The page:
A 10-year-old girl presented to our institution for evaluation of refractory hypocalcemia. About 36 hours prior, the patient had been admitted to another hospital for nausea and vomiting in the setting of recent urinary tract infection with urticarial rash. She was found to be hypocalcemic, with a serum calcium level of 6.4 mg/dL (normal range, 9.6–10.6 mg/dL). The hypocalcemia she had resisted treatment with intravenous (IV) calcium gluconate at a dose of 2 g every 6 hours, with her levels remaining between 6.3 and 7.1 mg/dL. After 24 hours of treatment with no improvement in calcium levels, she was transferred to our institution.
The patient reported itching from her rash but no other symptoms. The patient had no history of seizures, parathesias, muscle spasms, or fractures. Her mother reported good growth with pubic hair and breast development over the last year but no menstruation. She had a history of developmental delay in her physical milestones and speech delay as well. Prior to this episode, she had been taking no medications. Because the patient's mother was adopted there was no family history available from the maternal side, and there was no paternal history of hypocalcemia.
On physical examination, the patient was well-appearing with a round face but no dysmorphic features. Vital signs were within normal limits, and height and weight in the 97th percentile for her age. Auscultation yielded normal S1 and S2 with no murmurs and clear lung fields bilaterally. Muscle tone and strength were normal. Chvostek sign was positive on the right side of her face. A skin examination showed a urticarial rash on her abdomen, back, face, arms, and legs. There was no shortening of the metacarpals. A bedside electrocardiogram was performed to further assess cardiac symptoms of hypocalcemia, and it revealed a prolonged QT interval of 0.46 milliseconds. While continuing treatment with 2 g of IV calcium gluconate every 6 hours, endocrinology service was consulted. They recommended a series of tests to determine the etiology of her hypocalcemia. The tests yielded the results shown in Table 1.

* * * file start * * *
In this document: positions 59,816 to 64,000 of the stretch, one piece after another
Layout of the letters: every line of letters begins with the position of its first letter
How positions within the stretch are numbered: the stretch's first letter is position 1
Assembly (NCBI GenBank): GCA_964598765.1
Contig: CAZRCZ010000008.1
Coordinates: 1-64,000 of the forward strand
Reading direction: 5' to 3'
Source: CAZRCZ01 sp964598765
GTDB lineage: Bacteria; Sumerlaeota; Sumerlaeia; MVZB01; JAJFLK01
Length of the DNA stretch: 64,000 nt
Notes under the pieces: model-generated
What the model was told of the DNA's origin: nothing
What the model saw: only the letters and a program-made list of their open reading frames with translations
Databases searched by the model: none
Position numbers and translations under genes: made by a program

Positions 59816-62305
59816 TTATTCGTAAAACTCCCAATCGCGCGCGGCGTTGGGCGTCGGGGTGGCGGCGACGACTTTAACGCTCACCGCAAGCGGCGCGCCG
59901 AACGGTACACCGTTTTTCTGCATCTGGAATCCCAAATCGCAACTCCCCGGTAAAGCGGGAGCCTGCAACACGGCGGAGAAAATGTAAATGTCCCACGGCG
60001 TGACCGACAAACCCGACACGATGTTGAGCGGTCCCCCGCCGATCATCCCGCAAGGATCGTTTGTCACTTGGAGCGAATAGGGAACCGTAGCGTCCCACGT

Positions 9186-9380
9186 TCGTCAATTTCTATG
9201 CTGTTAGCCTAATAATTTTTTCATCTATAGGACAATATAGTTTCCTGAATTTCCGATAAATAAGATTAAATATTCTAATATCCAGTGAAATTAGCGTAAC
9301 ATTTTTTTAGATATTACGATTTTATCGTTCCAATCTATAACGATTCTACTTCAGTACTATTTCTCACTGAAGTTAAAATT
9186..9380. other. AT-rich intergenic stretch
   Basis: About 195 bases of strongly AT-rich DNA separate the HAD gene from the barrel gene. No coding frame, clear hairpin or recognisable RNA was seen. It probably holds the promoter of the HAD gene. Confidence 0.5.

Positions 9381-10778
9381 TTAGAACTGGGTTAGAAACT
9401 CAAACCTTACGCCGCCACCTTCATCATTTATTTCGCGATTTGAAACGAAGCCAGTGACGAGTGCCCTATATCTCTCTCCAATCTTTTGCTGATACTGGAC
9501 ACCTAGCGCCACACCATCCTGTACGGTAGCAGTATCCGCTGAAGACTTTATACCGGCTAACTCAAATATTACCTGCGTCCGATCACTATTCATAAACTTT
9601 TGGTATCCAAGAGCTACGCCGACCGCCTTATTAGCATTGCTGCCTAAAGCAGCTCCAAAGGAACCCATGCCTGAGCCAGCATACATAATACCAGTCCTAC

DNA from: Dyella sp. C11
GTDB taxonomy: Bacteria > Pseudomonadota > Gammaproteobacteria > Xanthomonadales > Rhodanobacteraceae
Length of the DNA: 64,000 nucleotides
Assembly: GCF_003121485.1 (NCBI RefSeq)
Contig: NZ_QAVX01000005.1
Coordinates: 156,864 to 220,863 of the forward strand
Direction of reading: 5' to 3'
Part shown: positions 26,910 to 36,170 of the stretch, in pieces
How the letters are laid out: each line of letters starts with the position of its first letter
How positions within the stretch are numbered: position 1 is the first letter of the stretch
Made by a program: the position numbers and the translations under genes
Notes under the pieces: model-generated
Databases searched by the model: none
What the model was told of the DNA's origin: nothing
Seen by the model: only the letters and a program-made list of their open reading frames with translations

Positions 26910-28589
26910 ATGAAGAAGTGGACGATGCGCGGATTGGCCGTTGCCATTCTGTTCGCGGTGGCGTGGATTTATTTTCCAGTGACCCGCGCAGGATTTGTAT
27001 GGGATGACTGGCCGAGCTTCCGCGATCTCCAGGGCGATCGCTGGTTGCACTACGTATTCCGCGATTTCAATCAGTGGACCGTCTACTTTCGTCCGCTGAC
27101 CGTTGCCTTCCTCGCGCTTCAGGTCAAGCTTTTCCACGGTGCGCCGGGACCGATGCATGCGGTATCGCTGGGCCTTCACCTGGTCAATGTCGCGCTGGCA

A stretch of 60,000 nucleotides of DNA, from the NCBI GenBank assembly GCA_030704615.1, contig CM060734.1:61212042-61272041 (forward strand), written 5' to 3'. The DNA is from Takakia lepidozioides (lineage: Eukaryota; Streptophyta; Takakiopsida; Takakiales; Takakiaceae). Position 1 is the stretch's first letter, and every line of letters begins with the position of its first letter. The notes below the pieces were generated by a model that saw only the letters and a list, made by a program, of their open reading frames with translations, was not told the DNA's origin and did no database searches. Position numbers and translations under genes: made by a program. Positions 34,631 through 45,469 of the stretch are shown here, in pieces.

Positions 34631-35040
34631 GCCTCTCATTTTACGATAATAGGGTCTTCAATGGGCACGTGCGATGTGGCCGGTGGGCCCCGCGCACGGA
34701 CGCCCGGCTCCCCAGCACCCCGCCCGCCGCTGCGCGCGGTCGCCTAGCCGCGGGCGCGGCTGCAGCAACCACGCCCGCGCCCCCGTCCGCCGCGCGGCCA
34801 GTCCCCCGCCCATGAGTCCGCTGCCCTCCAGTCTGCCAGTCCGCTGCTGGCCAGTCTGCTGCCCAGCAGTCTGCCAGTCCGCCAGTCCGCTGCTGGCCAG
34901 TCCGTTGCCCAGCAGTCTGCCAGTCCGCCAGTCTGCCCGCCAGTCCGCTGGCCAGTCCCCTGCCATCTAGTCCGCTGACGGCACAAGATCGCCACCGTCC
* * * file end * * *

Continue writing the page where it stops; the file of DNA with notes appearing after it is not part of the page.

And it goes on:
Signs and Symptoms of Hypocalcemia